Credit or Debit?

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Credit or Debit?

Every four or five days, my car requires a fill-up. No big deal, right? I pass two or three different Circle Ks on the way to the office (depending on which way I go), so it’s pretty convenient to fill up the tank. While they’ve been around for years, those of you born last century can still relate to the convenience of pay-at-the-pump. (As an aside, can you believe that kids born this century will start driving next year?!?)

At first, pay-at-the-pump was awesome. Pull in the car. Swipe the card. Fill the tank. Get back to life. It was great. And then the up-sales and marketing began.

It all started with the automated car wash. Do you remember that at first they were free? Or at least the base option was free. When you were done filling the tank, the question popped on the screen, “Would you like a car wash?” Well, of course. Who wouldn’t want a free car wash? So you press the Yes button. A four-digit code is printed on the receipt, and you drive around to let water jets and spiny cloths purge the dirt away from your car.

After a little bit of time, the free car wash option disappeared. An interesting thing happened at that point. People actually started buying the car wash. “Ah ha,” said the convenience store owners, and now we get to spend 10 minutes punching through a list of options before the first drop of gasoline gets delivered to the tank.

“Would you like credit or debit?” For the life of me, I don’t know why anyone would ever select debit. Yes, technically the credit option can cause a hold on bank funds until the transaction clears. But if you’re that tight on money, you should be using cash anyway. Press credit.

“Enter your zip code.” Okay, I understand the need for security, but be advised that just a name and zip code is all that needed to uniquely identify an individual in a marketing database. If you don’t want your gas purchases to be tracked, use cash. Otherwise, enter the zip code. Or at least do the best you can on the non-touch-sensitive keypad.

“Which reward program would you like?” Please don’t get me started on these reward programs. As the forerunner of online tracking, these programs monitor our shopping habits and scheme ways to persuade us to buy more stuff. I don’t want to be targeted with advertising, and I don’t need cash back or discounts. Also, if I choose this option and steal the discount from my wife… well, let’s just say it’s not in my interest to take this option.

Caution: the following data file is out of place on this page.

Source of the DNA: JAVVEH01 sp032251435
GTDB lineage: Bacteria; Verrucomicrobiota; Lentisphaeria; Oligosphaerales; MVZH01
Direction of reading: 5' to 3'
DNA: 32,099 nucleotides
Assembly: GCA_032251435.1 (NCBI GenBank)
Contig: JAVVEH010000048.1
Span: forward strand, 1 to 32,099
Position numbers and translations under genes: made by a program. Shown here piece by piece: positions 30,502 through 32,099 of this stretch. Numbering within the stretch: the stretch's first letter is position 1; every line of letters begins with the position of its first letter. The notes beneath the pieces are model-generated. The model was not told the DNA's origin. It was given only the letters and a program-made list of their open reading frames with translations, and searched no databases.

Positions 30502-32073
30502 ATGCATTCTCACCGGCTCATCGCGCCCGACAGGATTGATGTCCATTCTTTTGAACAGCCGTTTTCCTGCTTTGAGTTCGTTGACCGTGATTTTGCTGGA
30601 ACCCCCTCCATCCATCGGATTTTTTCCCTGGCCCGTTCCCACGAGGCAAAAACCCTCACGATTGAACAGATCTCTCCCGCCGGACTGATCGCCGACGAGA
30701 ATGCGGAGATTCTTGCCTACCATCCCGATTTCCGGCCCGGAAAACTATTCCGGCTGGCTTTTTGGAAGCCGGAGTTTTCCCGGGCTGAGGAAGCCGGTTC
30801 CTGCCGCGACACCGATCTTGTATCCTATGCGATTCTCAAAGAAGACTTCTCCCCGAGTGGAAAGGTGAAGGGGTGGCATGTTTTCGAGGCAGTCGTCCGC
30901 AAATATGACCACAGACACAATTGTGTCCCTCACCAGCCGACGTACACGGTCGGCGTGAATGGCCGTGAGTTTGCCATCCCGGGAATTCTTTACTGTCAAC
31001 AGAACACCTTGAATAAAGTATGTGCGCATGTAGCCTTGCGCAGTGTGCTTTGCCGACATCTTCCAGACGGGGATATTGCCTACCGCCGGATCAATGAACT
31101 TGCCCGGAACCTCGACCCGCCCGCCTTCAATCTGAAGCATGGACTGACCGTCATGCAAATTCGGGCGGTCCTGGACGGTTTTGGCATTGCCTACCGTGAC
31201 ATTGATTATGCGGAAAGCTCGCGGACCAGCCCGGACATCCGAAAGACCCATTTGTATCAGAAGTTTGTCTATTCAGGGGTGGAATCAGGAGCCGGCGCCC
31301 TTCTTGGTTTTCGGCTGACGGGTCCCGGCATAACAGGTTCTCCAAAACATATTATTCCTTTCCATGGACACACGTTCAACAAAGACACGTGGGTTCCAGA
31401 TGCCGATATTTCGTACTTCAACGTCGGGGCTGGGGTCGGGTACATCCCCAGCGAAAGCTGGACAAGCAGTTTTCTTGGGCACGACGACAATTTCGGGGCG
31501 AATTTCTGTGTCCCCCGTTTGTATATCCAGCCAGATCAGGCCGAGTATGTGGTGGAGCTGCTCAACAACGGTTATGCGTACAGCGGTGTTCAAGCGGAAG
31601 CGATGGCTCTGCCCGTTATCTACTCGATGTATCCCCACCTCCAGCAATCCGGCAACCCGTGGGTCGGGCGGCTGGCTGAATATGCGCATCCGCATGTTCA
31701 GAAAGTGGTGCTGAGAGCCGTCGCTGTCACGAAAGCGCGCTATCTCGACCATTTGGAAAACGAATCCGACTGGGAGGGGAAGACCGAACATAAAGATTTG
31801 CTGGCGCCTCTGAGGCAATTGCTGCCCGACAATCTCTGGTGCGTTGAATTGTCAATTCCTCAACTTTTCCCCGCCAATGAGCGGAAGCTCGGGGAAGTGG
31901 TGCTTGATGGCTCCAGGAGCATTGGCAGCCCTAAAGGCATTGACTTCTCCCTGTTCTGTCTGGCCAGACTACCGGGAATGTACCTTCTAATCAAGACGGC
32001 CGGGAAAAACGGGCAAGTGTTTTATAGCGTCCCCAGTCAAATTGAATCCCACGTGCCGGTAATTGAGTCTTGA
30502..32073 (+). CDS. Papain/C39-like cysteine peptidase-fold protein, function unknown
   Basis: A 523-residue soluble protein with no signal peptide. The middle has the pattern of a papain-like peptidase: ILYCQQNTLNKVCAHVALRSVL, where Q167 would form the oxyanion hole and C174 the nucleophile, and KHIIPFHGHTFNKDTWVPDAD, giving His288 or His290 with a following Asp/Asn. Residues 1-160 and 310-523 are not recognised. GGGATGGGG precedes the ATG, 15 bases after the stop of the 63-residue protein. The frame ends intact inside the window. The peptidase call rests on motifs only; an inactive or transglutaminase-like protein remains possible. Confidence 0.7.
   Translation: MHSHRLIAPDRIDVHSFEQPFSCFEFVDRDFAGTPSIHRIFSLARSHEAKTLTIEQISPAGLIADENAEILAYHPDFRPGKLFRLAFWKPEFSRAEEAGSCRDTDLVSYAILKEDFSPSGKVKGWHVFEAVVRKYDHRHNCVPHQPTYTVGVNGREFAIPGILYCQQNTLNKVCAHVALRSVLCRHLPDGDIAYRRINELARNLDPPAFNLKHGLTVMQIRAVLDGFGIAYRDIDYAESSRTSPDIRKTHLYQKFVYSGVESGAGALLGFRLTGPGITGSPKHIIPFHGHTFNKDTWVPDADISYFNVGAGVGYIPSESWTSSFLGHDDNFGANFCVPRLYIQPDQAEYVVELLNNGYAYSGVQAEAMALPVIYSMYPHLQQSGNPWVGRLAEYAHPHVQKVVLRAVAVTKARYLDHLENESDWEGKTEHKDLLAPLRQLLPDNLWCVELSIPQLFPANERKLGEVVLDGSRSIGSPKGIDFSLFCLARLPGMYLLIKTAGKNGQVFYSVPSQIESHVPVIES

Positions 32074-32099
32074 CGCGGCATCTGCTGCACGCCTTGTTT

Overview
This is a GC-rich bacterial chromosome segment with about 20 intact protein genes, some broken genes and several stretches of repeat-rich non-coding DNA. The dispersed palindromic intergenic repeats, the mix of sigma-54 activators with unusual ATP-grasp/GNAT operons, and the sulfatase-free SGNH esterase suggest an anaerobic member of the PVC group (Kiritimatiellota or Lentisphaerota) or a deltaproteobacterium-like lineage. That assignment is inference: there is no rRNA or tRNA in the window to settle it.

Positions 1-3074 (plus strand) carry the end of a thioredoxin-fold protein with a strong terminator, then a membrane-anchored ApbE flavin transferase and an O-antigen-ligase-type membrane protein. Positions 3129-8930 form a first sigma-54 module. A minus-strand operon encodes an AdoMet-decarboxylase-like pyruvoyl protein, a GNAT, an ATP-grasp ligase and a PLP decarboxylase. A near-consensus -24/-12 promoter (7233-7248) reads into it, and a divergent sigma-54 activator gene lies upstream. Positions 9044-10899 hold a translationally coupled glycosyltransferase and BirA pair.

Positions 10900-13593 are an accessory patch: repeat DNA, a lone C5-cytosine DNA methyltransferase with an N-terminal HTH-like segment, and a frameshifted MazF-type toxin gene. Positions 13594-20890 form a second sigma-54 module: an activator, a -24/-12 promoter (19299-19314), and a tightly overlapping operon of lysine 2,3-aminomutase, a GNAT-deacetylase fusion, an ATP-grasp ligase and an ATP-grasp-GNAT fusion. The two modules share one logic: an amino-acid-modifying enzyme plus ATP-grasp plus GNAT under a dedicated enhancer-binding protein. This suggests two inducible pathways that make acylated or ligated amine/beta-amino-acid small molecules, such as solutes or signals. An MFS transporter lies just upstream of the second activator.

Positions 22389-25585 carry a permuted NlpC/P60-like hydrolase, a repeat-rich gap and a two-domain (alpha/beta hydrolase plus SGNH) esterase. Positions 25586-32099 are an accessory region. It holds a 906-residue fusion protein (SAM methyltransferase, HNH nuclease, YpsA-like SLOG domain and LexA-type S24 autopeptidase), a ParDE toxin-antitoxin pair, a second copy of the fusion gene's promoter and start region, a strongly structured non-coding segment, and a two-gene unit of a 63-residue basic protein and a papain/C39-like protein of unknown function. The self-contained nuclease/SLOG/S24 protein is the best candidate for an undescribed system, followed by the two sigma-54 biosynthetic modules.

“Which gasoline additive would you like?” Fortunately, these options don’t seem to be around much anymore. I guess the vision of gook building up around your engine’s rings and cylinders doesn’t really provide enough motivation to spend an extra five bucks.

“Would you like a car wash?” Yes, back to the mother of all gas pump inquiries. This question presents a little bit of irony since the car wash at the gas station where I typically fill up hasn’t worked since it opened. True story — at one point, they put signs on all the pumps to please not buy a car wash.

“Would you like a receipt?” Sometimes, this question will be asked prior to filling the tank. Sometimes, the question will be asked at the end. If you’re lucky, you’ll just be told to see the attendant. Unless, of course, you need the receipt to complete an expense report. In which case, bummer.

“Please Select Grade and Start Filling.” Finally. Hopefully, you won’t be at a station that plays audio or video during the fill-up. The A/V was fine when the stations played Fox News or something. Now it’s just five minutes of screaming commercials letting you know that you can get a suitcase of Natty Lite for $10.

At the end of the day, all this targeted marketing hasn’t changed my behavior at all. I still drive up, swipe the card, fill the tank and get back to life. Instead of constantly badgering us to buy, why can’t retailers design a system that provides what we want and responds with gratitude for our patronage. For example, when I drive up and swipe my credit card, why can’t I hear something like…

“Hi, Dr. Baker. Welcome back. It’s great to see you again. I’m sure that you just want to fill up your car. If you need anything else, please press a button or see the attendant. I hope you have a wonderful day and thank you for shopping at Circle K.”

Well, thank you. That was nice. Now that you mention it, I’m a little thirsty. I think I’ll walk inside and get a Coke. No, wait. I think I heard there was a special on Natty Lite.